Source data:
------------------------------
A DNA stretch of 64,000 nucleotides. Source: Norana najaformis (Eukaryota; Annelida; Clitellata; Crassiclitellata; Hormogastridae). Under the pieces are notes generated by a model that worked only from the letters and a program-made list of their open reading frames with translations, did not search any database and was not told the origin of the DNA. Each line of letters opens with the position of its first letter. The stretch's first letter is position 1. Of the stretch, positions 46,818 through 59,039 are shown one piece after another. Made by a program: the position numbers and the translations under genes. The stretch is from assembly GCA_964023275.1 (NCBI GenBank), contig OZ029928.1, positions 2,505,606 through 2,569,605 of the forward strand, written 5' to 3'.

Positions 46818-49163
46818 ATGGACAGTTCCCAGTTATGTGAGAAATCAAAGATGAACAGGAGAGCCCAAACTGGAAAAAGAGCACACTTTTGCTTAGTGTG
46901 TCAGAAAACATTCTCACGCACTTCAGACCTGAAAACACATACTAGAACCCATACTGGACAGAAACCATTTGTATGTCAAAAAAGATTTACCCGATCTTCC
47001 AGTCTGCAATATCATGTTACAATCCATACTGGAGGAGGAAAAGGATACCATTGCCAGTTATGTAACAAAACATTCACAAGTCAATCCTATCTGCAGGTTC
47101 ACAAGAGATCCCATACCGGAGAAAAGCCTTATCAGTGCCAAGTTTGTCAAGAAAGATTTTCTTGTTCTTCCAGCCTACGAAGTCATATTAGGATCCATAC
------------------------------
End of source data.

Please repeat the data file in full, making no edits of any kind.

A DNA stretch of 64,000 nucleotides. Source: Norana najaformis (Eukaryota; Annelida; Clitellata; Crassiclitellata; Hormogastridae). Under the pieces are notes generated by a model that worked only from the letters and a program-made list of their open reading frames with translations, did not search any database and was not told the origin of the DNA. Each line of letters opens with the position of its first letter. The stretch's first letter is position 1. Of the stretch, positions 46,818 through 59,039 are shown one piece after another. Made by a program: the position numbers and the translations under genes. The stretch is from assembly GCA_964023275.1 (NCBI GenBank), contig OZ029928.1, positions 2,505,606 through 2,569,605 of the forward strand, written 5' to 3'.

Positions 46818-49163
46818 ATGGACAGTTCCCAGTTATGTGAGAAATCAAAGATGAACAGGAGAGCCCAAACTGGAAAAAGAGCACACTTTTGCTTAGTGTG
46901 TCAGAAAACATTCTCACGCACTTCAGACCTGAAAACACATACTAGAACCCATACTGGACAGAAACCATTTGTATGTCAAAAAAGATTTACCCGATCTTCC
47001 AGTCTGCAATATCATGTTACAATCCATACTGGAGGAGGAAAAGGATACCATTGCCAGTTATGTAACAAAACATTCACAAGTCAATCCTATCTGCAGGTTC
47101 ACAAGAGATCCCATACCGGAGAAAAGCCTTATCAGTGCCAAGTTTGTCAAGAAAGATTTTCTTGTTCTTCCAGCCTACGAAGTCATATTAGGATCCATAC